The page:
purge-wrangler.shpurge-nvda.shset-eGPU.sh
----
Troubleshooting eGPUs on macOS
Command Line Swiss Knife
----
Multiple Build Guides


ReplyQuote
lars18th
(@lars18th)
Active Member
Joined: 8 months ago
Posts: 9
November 11, 2018 10:10 am  
Posted by: mac_editor

System Specifications

  • MacBook Pro 15" (Mid-2014)
  • CPU: 2.5 GHz Intel Core i7 (i7-4870HQ)
  • GPU(s): Intel Iris Pro 5200, NVIDIA GeForce GT750M
  • macOS 10.14

 

eGPU Specifications

 

Installation

The installation process is usually straightforward if you use one of the solutions on this forum.

For macOS (10.13.4+)

  • Use purge-wrangler.sh (Option #1).
    v4.2.1 or later required.
    When asked, choose to enable legacy GPUs.
  • Use purge-nvda.sh (Option #1) if an external display is required.
  • If computer fails to boot after purge-nvda.sh, boot while pressing ⌘ + S, then type the following commands:
    mount -uw /
    purge-nvda

    Then choose Option #4 and reboot.

 

Few things to keep in mind:

  • Hot-plugging/unplugging works fine.
  • If you are using just the internal display, don't run purge-nvda.sh.

 

Not all applications take advantage of external GPUs. For that, one can use set-eGPU.sh for High Sierra (10.13.4+) or use the Prefer External GPU option in Mojave.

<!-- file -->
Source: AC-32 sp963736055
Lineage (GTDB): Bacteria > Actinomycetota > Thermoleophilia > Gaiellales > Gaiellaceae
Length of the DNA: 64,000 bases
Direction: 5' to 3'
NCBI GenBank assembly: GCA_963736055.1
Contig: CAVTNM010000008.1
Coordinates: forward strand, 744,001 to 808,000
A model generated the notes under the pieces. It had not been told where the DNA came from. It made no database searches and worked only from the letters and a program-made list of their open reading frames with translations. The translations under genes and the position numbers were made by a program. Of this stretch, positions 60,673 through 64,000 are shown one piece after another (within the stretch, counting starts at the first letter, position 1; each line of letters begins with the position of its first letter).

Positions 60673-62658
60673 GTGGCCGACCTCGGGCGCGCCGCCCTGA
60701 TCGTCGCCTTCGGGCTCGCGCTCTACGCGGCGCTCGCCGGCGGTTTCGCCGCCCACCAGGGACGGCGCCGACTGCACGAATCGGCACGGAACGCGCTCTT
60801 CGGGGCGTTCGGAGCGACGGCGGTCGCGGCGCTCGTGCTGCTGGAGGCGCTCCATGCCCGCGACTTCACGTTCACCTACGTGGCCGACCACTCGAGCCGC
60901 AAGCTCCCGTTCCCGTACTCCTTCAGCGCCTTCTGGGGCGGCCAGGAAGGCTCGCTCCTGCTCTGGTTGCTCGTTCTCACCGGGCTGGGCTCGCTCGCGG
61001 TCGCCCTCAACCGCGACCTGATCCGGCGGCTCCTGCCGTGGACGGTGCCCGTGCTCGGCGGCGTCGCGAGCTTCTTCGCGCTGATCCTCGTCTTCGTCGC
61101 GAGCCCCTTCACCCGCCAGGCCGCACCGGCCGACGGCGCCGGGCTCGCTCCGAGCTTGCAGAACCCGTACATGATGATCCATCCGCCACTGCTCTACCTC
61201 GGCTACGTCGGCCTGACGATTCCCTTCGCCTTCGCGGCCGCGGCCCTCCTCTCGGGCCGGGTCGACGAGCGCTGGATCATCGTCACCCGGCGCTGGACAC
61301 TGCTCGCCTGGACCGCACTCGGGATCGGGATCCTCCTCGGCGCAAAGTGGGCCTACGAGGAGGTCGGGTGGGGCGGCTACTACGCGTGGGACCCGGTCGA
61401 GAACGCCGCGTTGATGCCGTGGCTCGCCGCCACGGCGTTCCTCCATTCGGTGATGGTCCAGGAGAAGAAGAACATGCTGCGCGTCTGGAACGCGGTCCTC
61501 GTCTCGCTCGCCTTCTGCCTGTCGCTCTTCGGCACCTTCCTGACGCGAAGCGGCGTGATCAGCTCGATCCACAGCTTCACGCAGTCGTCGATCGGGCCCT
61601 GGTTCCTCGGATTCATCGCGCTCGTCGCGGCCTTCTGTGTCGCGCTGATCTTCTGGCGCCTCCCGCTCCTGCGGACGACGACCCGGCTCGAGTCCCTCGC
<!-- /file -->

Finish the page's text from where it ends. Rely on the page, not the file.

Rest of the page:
For Windows

Installation is (too) easy:

  • Boot with the eGPU plugged in.
  • Windows will install drivers automatically, and everything will be set up.
  • Alternate: Keep a copy of AMD drivers downloaded, and install them after booting into windows with the eGPU but without internet.

 

Benchmarks

Don't have much time, so here's a quick LuxMark comparison:

GeForce GT 750M LuxMark

RX 560 LuxMark

 

Comments

I only use the eGPU for testing purposes at this time, but my experience and benchmarks make the following clear:

  • Compute performance over 750M: ~5x.
  • Saying that Thunderbolt 1/2 are significant bottlenecks is not necessarily true.

Hello,

I'm having severe issues when trying to have the Radeon installed under Windows. My setup is the same as yours, except my macbook is 13" (also mid-2014) and the external egpu box is Akitio Thunder2. Same Radeon (MSI Aero RX560). I cannot pass error 12. I compiled myself a DSDT for my system and Large Memory device is there, but no device is using it. I have disabled almost everything that I could disable on Device Manager, tried delete and re-add all PCI bridges, drivers uninstall with DDU (Intel and AMD), and followed almost all guides that I found around here.
I used to have before a 1050Ti, which only required disabling the iSight camera, but now with the Radeon I'm not able to make it work. I'm using goalque USB to have Large Memory without test mode and as I said, it is there. Windows is installed in UEFI mode with GPT. What else can I do to override error 12? Any help is much appreciated.

Thanks.

13" rMBP mid 2014. macOS 10.14.1 (thanks @goalque !).
Akitio Thunder2 with MSI Radeon RX560 OC mini (fits without modding).